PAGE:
- Clinical science
Degenerative disc disease refers to a variety of pathologies with displacement of disc material into the spinal canal, such as protrusion, herniation, and sequestration. Degenerative disc disease results in mechanical compression on either the spinal cord or a nerve root. The most common symptoms of disc disease are radicular pain in the dermatome of the compressed nerve root, muscle weakness, and loss of deep tendon reflexes in the indicator muscles. The location of the lesion can often be determined by the patient's neurological deficits. In most cases of lumbosacral disc disease, L5 nerve compression is present, which leads to reduced sensitivity in the lateral leg, dorsum of the foot, and weakness in extending the big toe. MRI confirms the diagnosis by showing the protruded/herniated disc. Conus medullaris syndrome and cauda equina syndromes are severe forms of disc herniation that may present with paresis, sensory deficits, and urinary and bowel incontinence. They require urgent decompression via surgical intervention. Most spinal disc herniations, however, can be treated conservatively with analgesia and by maintaining physical activity.
- Disc protrusion: Pressure on the vertebra causes the gelatinous core, called the nucleus pulposus, to move and press against the annulus fibrosus. This bulge compresses a spinal nerve and thus causes pain.
- Disc herniation: (= disc extrusion or disc prolapse): A tear in the annulus fibrosus results in extrusion of the nucleus pulposus and potential compression of the spinal nerve
- Disc sequestration: Extrusion of the nucleus pulposus and separation of a fragment that enters the spinal canal and may cause compression of the spinal nerve.
- Age: most common at 30–50 years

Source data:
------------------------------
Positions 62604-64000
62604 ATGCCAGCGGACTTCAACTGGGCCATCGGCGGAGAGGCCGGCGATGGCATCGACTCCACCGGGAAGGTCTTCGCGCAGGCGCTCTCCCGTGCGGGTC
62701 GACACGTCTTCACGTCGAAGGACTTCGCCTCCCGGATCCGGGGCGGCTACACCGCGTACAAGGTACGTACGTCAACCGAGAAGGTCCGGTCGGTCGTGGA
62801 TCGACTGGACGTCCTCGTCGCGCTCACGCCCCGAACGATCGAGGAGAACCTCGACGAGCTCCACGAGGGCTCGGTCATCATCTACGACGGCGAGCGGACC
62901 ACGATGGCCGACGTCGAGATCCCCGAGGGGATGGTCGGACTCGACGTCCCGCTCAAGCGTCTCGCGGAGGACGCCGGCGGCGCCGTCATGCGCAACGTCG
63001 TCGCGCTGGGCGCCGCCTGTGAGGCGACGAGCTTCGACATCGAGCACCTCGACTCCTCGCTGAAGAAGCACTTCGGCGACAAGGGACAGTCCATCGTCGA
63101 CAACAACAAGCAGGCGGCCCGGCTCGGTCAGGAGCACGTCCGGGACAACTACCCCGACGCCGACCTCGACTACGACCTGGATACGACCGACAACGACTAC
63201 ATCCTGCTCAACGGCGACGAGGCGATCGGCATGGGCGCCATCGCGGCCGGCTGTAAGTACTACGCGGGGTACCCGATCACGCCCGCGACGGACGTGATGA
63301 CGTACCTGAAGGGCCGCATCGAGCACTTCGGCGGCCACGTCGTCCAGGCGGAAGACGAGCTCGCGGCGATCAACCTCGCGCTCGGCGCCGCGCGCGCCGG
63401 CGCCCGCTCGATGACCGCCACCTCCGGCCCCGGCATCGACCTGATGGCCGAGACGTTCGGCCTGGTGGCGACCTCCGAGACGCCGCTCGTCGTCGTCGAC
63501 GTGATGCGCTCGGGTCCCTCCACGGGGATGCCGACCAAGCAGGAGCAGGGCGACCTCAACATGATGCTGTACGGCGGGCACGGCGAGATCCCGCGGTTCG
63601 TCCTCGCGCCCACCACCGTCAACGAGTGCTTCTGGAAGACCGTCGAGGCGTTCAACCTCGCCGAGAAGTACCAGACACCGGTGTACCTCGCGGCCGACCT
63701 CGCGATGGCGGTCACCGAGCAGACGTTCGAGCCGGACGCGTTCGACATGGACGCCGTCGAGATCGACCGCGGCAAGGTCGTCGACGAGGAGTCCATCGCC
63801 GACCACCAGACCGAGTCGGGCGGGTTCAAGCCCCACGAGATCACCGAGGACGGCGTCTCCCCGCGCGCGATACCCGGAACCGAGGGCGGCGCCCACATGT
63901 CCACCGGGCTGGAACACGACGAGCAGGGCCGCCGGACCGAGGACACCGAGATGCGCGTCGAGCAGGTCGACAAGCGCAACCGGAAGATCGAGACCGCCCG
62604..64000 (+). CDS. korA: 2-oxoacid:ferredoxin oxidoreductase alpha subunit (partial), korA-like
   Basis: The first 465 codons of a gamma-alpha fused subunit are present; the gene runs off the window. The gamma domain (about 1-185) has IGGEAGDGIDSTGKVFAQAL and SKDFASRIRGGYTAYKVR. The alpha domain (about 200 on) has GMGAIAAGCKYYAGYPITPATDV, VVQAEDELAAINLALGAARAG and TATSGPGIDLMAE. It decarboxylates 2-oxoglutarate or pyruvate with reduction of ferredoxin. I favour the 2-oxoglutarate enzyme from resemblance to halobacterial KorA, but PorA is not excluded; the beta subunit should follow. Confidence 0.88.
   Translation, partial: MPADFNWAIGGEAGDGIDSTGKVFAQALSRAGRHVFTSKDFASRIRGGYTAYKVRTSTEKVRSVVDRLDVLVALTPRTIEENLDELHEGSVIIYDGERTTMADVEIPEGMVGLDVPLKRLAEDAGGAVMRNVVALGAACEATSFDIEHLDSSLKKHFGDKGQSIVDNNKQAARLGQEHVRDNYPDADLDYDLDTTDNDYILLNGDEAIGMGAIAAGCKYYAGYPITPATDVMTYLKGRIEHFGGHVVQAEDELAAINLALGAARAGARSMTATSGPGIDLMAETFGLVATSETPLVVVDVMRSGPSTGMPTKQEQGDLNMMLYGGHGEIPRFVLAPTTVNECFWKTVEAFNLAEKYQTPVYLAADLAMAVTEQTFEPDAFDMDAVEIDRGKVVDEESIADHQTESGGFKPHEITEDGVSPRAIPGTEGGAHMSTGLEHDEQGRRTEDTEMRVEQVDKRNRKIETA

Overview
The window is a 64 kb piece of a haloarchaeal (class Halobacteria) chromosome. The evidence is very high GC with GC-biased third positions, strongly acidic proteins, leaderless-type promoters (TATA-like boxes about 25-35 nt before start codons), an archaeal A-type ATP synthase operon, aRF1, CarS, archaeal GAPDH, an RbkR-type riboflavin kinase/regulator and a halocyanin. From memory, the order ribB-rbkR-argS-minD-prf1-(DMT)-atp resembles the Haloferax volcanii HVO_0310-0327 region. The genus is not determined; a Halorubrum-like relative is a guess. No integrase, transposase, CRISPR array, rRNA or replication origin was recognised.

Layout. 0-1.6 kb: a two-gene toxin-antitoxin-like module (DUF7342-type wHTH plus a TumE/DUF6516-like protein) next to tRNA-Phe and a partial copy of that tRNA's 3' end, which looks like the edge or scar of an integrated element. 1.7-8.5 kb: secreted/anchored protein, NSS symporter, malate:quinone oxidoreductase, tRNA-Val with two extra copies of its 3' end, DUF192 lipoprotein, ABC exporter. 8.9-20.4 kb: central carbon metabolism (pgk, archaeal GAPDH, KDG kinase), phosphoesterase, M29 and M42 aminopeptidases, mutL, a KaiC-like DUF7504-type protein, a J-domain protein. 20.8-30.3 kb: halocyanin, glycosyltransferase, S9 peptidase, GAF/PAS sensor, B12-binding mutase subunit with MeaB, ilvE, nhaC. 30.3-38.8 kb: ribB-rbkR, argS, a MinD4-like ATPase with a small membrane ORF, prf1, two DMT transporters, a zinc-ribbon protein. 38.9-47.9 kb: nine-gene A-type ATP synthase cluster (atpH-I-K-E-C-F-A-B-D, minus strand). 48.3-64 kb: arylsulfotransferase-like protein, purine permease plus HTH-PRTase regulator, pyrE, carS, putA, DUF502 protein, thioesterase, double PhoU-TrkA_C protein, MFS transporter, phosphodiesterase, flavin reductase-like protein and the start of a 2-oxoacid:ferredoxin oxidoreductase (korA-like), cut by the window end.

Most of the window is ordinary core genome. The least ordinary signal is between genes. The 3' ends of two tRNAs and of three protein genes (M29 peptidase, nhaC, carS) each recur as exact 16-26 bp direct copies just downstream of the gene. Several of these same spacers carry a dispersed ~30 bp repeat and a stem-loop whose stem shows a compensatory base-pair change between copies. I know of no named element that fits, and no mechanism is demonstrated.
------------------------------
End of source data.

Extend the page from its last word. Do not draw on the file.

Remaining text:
- Sex: ♂ > ♀
- Approximately 80% of all Americans suffer from significant back pain at some point in their lives
Epidemiological data refers to the US, unless otherwise specified.
- The intervertebral disc consists of a dense outer ring (annulus fibrosus) and a gelatinous core (nucleus pulposus).
- Compression, tension, shear, and torque stresses on the spinal disc → degenerative changes (e.g., dehydration, annular tear) → disc protrusion or herniation → adjacent nerve root impingement → sensorimotoric deficits in affected nerve root
- Acute onset of severe back pain
- Paresthesia of affected dermatome
- Muscle weakness and atrophy
- Loss of deep tendon reflexes in the indicator muscles
- Pain increases with pressure (e.g., from coughing or sneezing)
- Short walks and changing position reduces the pain
A sudden decrease in pain concomitant with an increase in the degree of paralysis can be a warning sign of neuronal death!
|Sensory deficits||Motor deficits||Reduction of reflexes|
|C3/4 radiculopathy|| |
|C5 radiculopathy|| |
|C6 radiculopathy|| |
|C7 radiculopathy|| |
|C8 radiculopathy|| || |
|L3 radiculopathy|| |
|S1 radiculopathy|| |
| || |
- Definition: occurs when the spinal cord is compressed by a lesion such as a tumor, fracture, or ruptured disk